Serbia's ambassador to NATO jumps to death

Branislav Milinkovic jumps from multi-storey car park in Brussels in presence of other diplomats in apparent suicide.
Last Modified: 05 Dec 2012 19:16
Belgian authorities said no investigation was planned, as there was no doubt the envoy had committed suicide [AFP]

Serbia's ambassador to NATO has jumped to his death from a multi-storey carpark in Brussels airport, officials have said.

Serbian authorities said they were investigating Wednesday's incident, which was witnesses by several other diplomats.

Branislav Milinkovic, 52, was attending a conference of NATO foreign ministers, but officials did not make any connection between the meeting and his suicide.

"We are shocked and we are investigating all circumstances" surrounding the ambassador's death, said a Serbian Foreign Ministry official who asked not to be named.

"We have no clues about what could prompt Milinkovic to do that. He was a good man," the official said.

Anders Fogh Rasmussen, NATO's secretary-general, said that he was "deeply saddened by the tragic death of the Serbian ambassador", who was highly respected, said an alliance spokesperson.

Belgian authorities said that they were sure the death was a suicide, and so would not be investigating further.

"It was indeed a suicide," said Ine Van Wymersch of the Brussels prosecutor's office.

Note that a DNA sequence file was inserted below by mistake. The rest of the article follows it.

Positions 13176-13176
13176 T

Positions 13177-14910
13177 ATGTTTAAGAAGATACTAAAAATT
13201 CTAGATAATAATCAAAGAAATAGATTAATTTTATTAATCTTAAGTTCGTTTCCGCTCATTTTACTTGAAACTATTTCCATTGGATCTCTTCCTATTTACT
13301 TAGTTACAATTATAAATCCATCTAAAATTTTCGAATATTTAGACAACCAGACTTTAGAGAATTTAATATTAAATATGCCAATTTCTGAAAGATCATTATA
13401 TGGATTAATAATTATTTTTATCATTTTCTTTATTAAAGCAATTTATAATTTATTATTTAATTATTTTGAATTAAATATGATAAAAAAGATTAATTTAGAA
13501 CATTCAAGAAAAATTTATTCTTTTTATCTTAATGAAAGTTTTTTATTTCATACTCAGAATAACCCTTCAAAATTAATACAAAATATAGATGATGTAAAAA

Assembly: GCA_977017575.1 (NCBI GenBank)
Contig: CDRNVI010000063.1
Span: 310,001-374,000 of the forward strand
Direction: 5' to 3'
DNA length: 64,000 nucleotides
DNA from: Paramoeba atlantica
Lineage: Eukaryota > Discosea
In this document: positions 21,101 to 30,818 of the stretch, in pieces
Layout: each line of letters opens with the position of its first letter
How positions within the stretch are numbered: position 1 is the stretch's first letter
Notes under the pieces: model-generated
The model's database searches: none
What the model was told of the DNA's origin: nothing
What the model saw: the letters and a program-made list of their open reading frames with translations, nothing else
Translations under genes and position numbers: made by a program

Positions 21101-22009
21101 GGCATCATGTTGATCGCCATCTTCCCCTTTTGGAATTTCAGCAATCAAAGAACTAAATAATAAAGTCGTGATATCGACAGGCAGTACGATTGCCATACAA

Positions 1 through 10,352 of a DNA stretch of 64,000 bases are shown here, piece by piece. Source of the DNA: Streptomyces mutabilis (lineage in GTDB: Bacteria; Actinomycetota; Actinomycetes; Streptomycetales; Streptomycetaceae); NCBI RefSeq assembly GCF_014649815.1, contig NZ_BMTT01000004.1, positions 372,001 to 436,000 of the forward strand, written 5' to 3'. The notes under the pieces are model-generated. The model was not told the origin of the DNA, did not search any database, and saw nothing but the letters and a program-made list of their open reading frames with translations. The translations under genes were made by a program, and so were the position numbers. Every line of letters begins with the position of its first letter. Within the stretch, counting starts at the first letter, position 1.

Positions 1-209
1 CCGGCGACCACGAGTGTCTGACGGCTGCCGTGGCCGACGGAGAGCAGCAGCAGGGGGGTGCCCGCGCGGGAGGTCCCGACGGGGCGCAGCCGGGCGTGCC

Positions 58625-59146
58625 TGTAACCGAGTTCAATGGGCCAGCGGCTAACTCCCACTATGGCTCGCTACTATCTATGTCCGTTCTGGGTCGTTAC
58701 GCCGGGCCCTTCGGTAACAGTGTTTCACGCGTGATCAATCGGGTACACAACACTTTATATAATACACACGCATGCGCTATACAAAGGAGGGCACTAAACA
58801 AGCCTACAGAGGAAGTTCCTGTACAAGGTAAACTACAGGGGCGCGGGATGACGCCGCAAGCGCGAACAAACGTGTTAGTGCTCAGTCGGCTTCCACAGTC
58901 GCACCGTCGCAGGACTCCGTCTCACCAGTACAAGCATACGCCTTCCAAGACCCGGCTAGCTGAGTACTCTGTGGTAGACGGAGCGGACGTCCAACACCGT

The Serbian Foreign Ministry praised Milinkovic as a distinguished diplomat and jurist who would be "remembered as a skilled diplomat, an intellectual and a noble man".

Milinkovic was appointed ambassador to NATO in 2009 but had already been based in Brussels since 2004 as an envoy from the now defunct state union of Serbia and Montenegro.

A former author and activist opposed to the authoritarian regime of Serbia's former president Slobodan Milosevic, Milinkovic was outgoing, had a warm sense of humour and worked to keep good ties with ambassadors from other former Yugoslav countries, according to diplomats and acquaintances.

The ambassador is survived by his wife and son.


Topics in this article
Featured on Al Jazeera
Indonesia's digerati could be crucial to success in the country's upcoming presidential election.
How Brazil's football legend turned every Corinthians' match into a political meeting for democracy.
As the Pakistani army battles Taliban forces, civilians in North Waziristan face an arduous escape for relative safety.
Nepalese trade in a libido-boosting fungus is booming but experts warn over-exploitation could destroy ecosystem.
Muslims and Arabs in the US say they face discrimination in many areas of life, 13 years after the 9/11 attacks.
At one UN site alone, approximately four children below the age of five are dying each day.
Israel's Operation Protective Edge is the third major offensive on the Gaza Strip in six years.
Consumption of traditional nutritional staples such as salmon, moose and bear has fallen in recent generations.
Palestinian families fear Israel's night-time air strikes, as the civilian death toll soars in the Gaza Strip.
join our mailing list